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Mary Dickson




(801) 232-3471

Salt Lake City, Utah


Mary Dickson


Award-winning writer/playwright Mary Dickson is an American downwinder and thyroid cancer survivor who is an internationally recognized advocate for radiation exposed individuals who have suffered due to harms they endured from nuclear weapons testing in the U.S.  She grew up in Salt Lake City, and for many decades did not connect her family and communities’ health impacts to nuclear weapons tests, having been told by the government that “there was no danger.” In the 1980’s she was a volunteer editor of The Desert Sun, Utah’s Peace News, while working for a local PBS station. She began interviewing downwinders in Utah, including those who were protesting continued underground testing in Nevada. After being diagnosed with thyroid cancer in 1985, and learning more about how widespread fallout was across the country – and how hard it hit Salt Lake City — she realized that she and her community members were also downwinders of testing in Nevada. It was after this that she started organizing in her community, gathering information and data about others impacted by testing, writing articles and op-eds, organizing and testifying at public hearings, and speaking publicly about the human toll of nuclear testing.


  • She continues to participate in panels and academies around the country and internationally via Zoom to share her story and increase awareness of the U.S. program of nuclear testing and its consequences for millions of Americans. 

  • She is working with a nationwide coalition of affected community members and allied organizations to pass bills before the U.S. Congress  that would expand and extend the Radiation Exposure Compensation Act, enacted in 1990 to provide partial restitution to victims of nuclear testing. She has lobbied and participated in calls to Members of the U.S. House and Senate.


  • Speaking and presenting at symposia, conferences and forums across the country and internationally, including at the “World Forum on Survivors of Nuclear Weapons" in Japan in 2015 and in 2021.  

  • She most recently spoke at the opening session of the ICAN conference during a Nuclear Ban Week in Vienna, Austria.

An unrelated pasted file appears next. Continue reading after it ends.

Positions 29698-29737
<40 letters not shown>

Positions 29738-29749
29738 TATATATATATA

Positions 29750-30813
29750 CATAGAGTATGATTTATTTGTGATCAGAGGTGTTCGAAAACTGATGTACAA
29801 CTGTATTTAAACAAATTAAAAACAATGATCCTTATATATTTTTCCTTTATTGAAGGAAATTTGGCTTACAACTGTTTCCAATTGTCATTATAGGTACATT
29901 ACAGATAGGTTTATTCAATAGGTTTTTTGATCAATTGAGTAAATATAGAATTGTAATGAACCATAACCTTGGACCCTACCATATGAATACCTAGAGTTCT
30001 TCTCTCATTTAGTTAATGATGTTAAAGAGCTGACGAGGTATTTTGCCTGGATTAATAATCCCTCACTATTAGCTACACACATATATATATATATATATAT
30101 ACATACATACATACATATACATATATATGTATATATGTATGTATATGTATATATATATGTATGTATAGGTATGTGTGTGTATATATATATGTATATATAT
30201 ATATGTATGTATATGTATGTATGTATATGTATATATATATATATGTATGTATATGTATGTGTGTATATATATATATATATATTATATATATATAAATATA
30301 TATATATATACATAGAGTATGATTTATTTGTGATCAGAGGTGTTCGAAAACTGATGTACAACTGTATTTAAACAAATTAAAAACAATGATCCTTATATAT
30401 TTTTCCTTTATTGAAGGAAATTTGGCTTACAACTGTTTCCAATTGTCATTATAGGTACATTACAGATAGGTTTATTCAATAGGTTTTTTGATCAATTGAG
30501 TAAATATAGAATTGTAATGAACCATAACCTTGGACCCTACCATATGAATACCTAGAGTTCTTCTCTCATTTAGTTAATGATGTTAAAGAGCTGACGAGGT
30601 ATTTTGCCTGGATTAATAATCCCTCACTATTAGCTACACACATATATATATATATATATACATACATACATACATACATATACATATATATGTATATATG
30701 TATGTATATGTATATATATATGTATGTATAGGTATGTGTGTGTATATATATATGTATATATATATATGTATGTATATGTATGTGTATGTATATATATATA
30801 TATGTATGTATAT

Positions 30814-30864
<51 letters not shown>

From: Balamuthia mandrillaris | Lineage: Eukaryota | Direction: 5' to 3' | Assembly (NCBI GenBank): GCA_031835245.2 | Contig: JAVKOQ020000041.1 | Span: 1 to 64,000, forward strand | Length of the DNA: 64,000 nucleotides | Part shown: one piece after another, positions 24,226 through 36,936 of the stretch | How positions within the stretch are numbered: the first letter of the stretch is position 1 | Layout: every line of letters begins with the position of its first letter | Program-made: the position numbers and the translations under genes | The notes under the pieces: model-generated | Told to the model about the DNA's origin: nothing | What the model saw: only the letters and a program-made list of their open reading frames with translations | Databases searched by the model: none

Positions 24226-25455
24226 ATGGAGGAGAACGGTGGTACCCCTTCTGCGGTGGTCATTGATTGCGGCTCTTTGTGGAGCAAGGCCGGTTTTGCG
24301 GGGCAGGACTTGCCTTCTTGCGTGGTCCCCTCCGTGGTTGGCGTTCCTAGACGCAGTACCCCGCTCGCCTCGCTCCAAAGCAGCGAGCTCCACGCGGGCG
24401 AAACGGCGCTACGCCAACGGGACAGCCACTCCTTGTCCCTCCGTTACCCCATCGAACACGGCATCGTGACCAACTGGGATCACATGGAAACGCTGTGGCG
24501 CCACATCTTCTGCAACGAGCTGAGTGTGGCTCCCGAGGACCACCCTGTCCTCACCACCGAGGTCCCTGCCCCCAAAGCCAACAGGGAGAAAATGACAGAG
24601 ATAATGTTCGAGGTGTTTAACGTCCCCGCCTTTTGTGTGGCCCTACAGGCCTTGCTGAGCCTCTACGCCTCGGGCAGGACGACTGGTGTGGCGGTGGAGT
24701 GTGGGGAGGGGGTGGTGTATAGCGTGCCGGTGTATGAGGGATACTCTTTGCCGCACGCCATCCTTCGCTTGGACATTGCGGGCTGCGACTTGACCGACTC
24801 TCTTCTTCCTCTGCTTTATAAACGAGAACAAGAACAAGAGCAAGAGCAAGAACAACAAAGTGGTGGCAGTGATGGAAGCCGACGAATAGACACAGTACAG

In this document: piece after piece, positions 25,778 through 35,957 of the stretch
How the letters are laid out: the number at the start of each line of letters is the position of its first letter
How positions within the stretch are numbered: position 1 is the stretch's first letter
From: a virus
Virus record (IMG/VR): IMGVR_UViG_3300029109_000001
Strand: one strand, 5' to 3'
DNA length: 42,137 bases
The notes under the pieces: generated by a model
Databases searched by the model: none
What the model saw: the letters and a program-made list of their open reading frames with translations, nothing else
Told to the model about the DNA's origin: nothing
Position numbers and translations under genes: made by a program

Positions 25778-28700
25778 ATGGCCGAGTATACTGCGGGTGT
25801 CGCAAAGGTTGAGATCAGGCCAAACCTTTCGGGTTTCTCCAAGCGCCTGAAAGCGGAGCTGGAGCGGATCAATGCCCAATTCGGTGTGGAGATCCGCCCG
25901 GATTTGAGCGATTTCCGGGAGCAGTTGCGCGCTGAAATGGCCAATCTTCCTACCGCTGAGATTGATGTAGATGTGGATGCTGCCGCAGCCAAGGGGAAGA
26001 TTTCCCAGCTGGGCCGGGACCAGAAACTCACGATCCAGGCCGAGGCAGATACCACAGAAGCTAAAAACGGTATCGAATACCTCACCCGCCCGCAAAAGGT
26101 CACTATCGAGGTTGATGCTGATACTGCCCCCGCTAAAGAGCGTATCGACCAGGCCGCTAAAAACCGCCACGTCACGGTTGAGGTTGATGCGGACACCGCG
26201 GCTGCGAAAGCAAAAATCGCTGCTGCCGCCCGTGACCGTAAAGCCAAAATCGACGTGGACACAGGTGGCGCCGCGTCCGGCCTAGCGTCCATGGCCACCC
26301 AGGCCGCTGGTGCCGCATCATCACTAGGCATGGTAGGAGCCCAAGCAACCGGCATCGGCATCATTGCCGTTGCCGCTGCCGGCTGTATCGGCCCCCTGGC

• Writing an award-winning play titled Exposed, combining her and her sister’s story of exposure and illness with powerful documentation, which received critical acclaim when it premiered in 2007 in Salt Lake City, and has subsequently toured universities and venues as a staged reading  across the country. 

  • Mary worked with community members and advocacy organizations to stop a proposed simulated test called “Divine Strake” at the Nevada National Security Site because of the possibility of radioactive contamination of communities downwind. 

  • She also worked on getting January 27 declared by Congress as a National Day of Remembrance for Downwinders. 

  • She has worked to get the Radiation Exposure Compensation Act expanded, including helping to get resolutions passed by the Utah State Legislature and Salt Lake City Council in support of expanding of RECA and lobbying elected officials in D.C.. 

  • She has successfully advocated for public hearings on the impacts of nuclear testing, including a July 2004 hearing on RECA held in Salt Lake City National Academies of Science Board on Radiation Effects Research. The board, which was holding its final public hearing on whether to expand federal compensation for those who got sick and lost loved ones as a result of fallout from nuclear testing, heard testimony from downwinders in Utah as well as experts from across the country. 

  • Mary was recognized in 2013 by the Alliance for Nuclear Accountability for her lifetime work on behalf of downwinders. For more information on Mary’s personal story and activism, see her interview in the Downwinders of Utah Archive here.


  • Mary is interested in collaborating with other groups and activists on RECA expansion and extension and on collaboration with other survivors and activists internationally to share stories about the human health consequences of nuclear weapons. 

  • She is interested in working both with other frontline communities and nuclear policy organizations to increase public awareness of the human costs of the Cold War arms race.  

  • She also is interested in working with educators on getting the issue included in curricula. 

  • In general, Mary is interested in connecting more with national/DC based organizations and building collaborative relationships. She hopes to be able to share information from the grassroots, so that these two communities can collaborate on policy work.

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